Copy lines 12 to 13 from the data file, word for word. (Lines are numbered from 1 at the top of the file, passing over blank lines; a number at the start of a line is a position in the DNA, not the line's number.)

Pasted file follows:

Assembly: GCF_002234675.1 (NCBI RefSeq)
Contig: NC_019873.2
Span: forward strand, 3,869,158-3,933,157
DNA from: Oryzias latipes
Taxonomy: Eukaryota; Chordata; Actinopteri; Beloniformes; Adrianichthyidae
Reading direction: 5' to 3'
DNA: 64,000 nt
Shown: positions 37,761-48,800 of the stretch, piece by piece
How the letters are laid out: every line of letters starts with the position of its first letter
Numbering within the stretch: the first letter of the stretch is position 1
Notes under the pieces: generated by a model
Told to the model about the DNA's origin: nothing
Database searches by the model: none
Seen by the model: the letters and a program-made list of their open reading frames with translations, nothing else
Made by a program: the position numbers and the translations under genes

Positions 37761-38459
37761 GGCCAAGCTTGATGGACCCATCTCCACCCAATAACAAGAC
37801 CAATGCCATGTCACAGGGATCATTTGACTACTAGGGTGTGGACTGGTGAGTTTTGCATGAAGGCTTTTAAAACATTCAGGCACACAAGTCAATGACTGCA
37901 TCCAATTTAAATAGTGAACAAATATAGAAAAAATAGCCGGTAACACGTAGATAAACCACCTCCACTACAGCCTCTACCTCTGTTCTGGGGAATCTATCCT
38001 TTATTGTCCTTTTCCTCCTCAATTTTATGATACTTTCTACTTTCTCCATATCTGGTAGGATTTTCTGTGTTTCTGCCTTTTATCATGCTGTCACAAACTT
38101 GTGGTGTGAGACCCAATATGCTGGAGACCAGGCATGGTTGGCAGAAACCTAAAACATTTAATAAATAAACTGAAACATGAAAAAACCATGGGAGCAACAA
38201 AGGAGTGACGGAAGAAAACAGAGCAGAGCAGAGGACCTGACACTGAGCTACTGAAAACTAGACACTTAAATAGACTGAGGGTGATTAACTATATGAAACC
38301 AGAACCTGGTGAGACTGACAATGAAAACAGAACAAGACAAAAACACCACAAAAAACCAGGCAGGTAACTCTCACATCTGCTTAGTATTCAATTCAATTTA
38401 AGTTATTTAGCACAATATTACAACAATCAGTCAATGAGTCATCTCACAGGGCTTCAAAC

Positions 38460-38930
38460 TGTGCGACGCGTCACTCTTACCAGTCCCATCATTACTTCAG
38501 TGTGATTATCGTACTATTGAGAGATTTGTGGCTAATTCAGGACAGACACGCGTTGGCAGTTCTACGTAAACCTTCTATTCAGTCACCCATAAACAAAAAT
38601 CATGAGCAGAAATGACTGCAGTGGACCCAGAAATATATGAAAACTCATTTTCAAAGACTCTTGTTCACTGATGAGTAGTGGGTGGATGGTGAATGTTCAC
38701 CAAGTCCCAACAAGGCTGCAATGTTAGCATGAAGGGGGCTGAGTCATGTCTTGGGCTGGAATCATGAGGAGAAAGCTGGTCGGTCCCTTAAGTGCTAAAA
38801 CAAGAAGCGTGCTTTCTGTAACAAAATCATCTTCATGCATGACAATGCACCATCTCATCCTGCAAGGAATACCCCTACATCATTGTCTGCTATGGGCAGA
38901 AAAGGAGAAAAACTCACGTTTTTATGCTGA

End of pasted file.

Told to the model about the DNA's origin: nothing
Database searches by the model: none